Since 2002, seven new species of monkeys have been described in the subfamily Callicebinae, a group of medium-sized primates popularly known as titis that live only in South America. The most recent of these is Plecturocebus grovesi, sighted for the first time in 2012, in forests neighboring the municipality of Alta Floresta in northern Mato Grosso State, near the border with Pará. Counting P. grovesi, the number of species of titi monkeys rises to 33. “What caught our attention right away was its all-black tail, which is uncommon in titi monkeys in southern and southeastern Amazonia,” explains Brazilian primatologist Jean Boubli of the University of Salford in England. She is lead author of the scientific paper in which the species is described, which was published in the March issue of the science journal Molecular Phylogenetics and Evolution. “The general appearance and coloring of its back, with the reddish tones on the shoulders, and the fur on its face also caught our attention.” Researchers from ten other institutes and universities in Brazil and the United States are coauthors of the work.
Titi monkey species are grouped in three genera, based on their differing geographic distribution. Callicebus are found in eastern Brazil. Cheracebus are found in the river basins of the Orinoco River and Rio Negro, and in the upper Amazon basin. And Plecturocebus, the genus to which the new species belongs, live in the southern Amazon and in the region of the Paraguayan Chaco. In addition to the specific characteristics of its pelage, two other factors led the researchers to confer the status of species on the specimens of P. grovesi: its evolutionary history, studied through its genetic material and anatomical traits, which indicated differences in its DNA in relation to very similar species such as Plecturocebus moloch, and its specific area of habitation.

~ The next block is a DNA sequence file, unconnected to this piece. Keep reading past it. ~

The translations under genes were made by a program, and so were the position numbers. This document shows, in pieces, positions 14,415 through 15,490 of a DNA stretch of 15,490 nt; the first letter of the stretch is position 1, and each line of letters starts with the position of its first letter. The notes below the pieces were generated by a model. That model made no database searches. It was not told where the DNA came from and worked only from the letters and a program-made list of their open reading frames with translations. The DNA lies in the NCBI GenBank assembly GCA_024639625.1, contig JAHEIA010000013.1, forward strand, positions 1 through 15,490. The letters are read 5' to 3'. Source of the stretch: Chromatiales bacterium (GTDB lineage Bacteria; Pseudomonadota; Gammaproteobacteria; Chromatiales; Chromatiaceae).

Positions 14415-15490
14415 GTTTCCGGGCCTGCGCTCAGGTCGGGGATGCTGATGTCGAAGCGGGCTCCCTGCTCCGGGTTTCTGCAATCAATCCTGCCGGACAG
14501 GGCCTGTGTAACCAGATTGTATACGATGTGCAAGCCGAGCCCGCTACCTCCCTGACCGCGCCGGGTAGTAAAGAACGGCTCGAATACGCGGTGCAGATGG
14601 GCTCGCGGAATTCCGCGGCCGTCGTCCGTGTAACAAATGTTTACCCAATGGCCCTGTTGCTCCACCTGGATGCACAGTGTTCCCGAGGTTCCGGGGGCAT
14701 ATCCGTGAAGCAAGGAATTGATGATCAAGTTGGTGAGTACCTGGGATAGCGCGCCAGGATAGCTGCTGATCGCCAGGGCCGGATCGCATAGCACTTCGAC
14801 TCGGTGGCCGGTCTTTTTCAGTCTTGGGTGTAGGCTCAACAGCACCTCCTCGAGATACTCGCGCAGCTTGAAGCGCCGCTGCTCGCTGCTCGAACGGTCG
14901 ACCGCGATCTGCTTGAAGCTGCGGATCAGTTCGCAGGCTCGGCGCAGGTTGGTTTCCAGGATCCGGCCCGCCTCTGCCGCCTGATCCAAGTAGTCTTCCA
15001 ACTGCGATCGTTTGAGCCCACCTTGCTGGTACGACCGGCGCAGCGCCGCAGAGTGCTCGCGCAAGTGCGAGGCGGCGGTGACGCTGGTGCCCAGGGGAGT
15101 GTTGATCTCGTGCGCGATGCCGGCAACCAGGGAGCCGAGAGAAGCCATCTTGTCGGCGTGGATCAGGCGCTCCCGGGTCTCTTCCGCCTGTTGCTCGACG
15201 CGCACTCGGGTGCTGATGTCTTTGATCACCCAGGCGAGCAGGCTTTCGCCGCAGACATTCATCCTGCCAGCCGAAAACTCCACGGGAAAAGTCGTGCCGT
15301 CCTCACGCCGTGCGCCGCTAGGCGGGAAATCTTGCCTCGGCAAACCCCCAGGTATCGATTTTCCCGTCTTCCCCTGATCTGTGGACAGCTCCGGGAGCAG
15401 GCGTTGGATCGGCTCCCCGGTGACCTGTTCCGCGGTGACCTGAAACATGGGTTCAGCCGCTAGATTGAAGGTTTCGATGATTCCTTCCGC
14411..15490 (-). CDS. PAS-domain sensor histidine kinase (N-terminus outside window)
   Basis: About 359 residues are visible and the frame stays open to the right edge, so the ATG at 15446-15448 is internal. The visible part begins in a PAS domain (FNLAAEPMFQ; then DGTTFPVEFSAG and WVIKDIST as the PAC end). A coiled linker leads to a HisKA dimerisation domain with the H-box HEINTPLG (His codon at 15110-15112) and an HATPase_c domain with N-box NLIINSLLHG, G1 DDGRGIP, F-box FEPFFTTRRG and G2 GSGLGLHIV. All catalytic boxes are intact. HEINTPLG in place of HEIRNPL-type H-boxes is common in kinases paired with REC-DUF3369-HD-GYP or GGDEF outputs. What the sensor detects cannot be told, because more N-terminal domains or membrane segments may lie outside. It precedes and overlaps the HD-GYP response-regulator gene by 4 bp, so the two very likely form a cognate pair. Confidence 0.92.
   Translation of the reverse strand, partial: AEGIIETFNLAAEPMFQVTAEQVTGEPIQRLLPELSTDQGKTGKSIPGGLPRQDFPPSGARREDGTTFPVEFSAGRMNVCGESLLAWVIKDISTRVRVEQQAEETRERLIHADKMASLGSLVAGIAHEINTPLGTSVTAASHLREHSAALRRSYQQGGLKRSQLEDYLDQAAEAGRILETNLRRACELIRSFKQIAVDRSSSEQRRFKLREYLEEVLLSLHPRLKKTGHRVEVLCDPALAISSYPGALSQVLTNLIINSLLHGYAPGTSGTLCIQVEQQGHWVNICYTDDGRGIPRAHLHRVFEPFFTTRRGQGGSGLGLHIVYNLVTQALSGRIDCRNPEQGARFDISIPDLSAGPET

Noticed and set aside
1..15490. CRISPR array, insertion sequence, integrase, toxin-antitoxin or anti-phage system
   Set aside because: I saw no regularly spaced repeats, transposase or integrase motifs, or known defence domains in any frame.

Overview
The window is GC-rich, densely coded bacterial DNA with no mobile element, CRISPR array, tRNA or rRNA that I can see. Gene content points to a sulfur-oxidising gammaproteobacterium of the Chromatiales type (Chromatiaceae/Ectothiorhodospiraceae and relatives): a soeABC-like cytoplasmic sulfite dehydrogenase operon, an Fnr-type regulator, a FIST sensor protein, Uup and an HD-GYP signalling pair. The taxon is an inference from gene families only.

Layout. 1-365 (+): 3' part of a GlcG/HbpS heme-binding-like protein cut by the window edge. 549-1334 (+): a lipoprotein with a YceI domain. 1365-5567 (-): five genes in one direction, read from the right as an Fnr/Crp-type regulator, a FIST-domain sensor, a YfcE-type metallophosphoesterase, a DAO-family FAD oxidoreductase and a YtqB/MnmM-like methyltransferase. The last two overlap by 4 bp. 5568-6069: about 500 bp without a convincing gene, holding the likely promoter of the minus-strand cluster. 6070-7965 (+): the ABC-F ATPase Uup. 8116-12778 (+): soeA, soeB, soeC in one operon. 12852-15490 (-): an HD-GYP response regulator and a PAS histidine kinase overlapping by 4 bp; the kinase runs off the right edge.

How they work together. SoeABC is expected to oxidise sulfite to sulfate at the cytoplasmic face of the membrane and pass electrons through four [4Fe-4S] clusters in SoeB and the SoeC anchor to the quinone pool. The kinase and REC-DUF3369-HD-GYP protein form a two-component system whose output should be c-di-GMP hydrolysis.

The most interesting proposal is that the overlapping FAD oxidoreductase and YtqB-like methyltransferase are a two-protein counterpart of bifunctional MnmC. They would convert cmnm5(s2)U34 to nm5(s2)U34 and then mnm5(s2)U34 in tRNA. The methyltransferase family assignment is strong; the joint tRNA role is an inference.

The newly identified titi exclusively inhabits the area between the Juruena and Teles-Pires rivers, in Mato Grosso. “It was surprising to have discovered a new species of monkey near urban areas and Alta Floresta, an easily accessible place that’s already been visited by numerous researchers,” Boubli notes. The region where the titis of Alta Floresta live is part of what has been named the Arch of Deforestation, a southern region of the Amazon with significant deforestation.
BOUBLI, J. P. et al. On a new species of titi monkey (Primates: Plecturocebus, Byrne et al., 2016), from Alta Floresta, southern Amazon, Brazil. Molecular Phylogenetics and Evolution. Vol. 32, pp. 117–37. March 2019.